He’s often talked about in Eurovision circles. But on Monday Eurovision 2019 stage designer Florian Wieder did the talking himself.
In an interview with Israel’s Channel 12 (“Keshet”), he promised an unforgettable event and revealed more details about the contest and his Jewish origins.
In a candid interview, he admitted that he’s been a fan of Israel for many years, perhaps owing to his roots. He also shared his vision about the stage design which is, he says, related not only to triangles forming the star of David, but also Jewish ancestry and lineage.
“The entire inspiration came from the Star Of David, but this is just a shape. I have another feature that actually stands for the 12 tribes”.
Wieder is referring to the 12 sons of the patriarch Jacob who, according to Judaism, are the creators of the United Israeli Kingdom.
When asked whether he has any concerns regarding the threats to boycott the contest in Israel by the BDS movement, he indicated that Eurovision is a musical event and should remain free from politics.
But the most interesting part of the interview was about the event itself. Despite his refusal to give specific details, he said that Eurovision 2019 will be “stunning”. He hinted that the event will also include an opening ceremony that has never been seen in the history of the contest.
During his interview, which was broadcast on the evening news, more photos of the stage design were also revealed.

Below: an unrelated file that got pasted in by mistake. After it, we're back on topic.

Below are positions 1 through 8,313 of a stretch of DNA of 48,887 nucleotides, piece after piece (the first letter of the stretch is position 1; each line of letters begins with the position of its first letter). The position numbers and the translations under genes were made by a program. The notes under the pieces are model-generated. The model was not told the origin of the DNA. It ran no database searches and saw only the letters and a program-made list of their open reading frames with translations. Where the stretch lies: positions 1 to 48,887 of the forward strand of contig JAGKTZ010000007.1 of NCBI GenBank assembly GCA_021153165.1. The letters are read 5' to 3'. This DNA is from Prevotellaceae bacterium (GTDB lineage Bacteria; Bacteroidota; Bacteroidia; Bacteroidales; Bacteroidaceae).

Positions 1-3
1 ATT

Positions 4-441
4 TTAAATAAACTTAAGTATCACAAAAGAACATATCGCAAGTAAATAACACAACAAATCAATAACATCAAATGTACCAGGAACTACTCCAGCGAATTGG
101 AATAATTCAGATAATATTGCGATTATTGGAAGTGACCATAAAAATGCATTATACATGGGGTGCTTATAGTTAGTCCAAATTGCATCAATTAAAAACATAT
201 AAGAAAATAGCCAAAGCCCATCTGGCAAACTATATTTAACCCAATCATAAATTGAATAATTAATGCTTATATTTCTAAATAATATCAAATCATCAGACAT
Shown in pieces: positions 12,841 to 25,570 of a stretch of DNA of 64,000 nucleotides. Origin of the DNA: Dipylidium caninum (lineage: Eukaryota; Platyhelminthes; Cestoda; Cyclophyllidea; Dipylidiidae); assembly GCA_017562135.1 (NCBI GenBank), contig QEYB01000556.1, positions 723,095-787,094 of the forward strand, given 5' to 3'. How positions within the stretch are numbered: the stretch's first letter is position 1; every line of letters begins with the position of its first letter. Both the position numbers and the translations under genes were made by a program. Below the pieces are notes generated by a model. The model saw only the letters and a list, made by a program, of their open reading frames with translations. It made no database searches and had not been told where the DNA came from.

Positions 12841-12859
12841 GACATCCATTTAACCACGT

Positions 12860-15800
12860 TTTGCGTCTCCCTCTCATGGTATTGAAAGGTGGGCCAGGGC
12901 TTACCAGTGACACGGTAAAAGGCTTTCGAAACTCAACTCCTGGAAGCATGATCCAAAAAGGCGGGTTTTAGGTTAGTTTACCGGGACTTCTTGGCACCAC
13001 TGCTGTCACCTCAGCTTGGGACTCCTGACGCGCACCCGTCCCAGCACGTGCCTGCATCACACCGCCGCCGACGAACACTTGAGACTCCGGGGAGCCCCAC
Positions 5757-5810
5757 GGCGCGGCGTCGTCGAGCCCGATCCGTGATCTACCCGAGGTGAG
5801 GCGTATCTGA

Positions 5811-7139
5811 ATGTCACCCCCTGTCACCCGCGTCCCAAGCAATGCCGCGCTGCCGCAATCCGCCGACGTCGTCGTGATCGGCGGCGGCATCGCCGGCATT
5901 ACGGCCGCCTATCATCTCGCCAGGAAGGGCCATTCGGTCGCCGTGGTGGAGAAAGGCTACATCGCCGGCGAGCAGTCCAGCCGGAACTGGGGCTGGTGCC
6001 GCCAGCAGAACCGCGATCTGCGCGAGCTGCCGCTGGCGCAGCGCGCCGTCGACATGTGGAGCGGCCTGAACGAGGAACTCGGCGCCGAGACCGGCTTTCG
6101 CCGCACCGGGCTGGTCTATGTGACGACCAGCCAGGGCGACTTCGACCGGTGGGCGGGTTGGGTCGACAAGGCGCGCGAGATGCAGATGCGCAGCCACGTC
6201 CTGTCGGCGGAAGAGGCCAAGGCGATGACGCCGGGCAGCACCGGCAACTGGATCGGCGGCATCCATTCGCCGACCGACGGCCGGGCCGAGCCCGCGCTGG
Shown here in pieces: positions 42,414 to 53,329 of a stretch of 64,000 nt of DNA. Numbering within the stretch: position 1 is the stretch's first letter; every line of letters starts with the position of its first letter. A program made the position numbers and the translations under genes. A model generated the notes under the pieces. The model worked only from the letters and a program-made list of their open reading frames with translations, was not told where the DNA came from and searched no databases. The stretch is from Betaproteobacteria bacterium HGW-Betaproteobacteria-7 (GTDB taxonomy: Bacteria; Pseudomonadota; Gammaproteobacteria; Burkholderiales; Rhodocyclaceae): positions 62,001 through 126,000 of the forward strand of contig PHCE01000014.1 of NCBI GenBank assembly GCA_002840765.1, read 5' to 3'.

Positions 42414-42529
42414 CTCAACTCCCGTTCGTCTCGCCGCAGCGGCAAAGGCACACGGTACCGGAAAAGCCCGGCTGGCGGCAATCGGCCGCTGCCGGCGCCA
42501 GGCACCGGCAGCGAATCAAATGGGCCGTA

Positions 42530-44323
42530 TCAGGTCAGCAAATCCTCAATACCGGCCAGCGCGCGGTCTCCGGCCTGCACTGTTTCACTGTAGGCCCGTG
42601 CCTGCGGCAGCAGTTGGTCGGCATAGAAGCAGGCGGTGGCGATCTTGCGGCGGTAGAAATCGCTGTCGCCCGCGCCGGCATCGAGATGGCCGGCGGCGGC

About Florian Wieder
Florian Wieder made his Eurovision debut in 2011, when Germany hosted the contest in Düsseldorf. His design for Esprit Arena involved a large round stage with a giant video wall behind it.
He was brought back the following year to design the stage for Baku Crystal Hall in Azerbaijan. That design featured sharp angles, multiple catwalks and was the last to have a fully seated audience.
Wieder’s next Eurovision experience was three years later, when neighbouring Austria requested his services. For the Wiener Stadthalle, the stage was encircled by a series of tubes and featured an “eye” design at the back of the stage.
Two years later Wieder designed the stage for Kyiv, and was challenged by the limited size of the International Exhibition Centre. The design featured a round stage with a moveable “chandelier” lighting fixture above.
The German designer’s services were again used in Lisbon. His stage at Altice Arena featured many arching shapes, two outer catwalks and — controversially — did not use any LED panels.
Last November, he won Israeli broadcaster KAN’s tender for the stage design in Tel Aviv and this will be the 6th Eurovision stage that he will design overall.
Watch Florian’s full interview with Channel 12:
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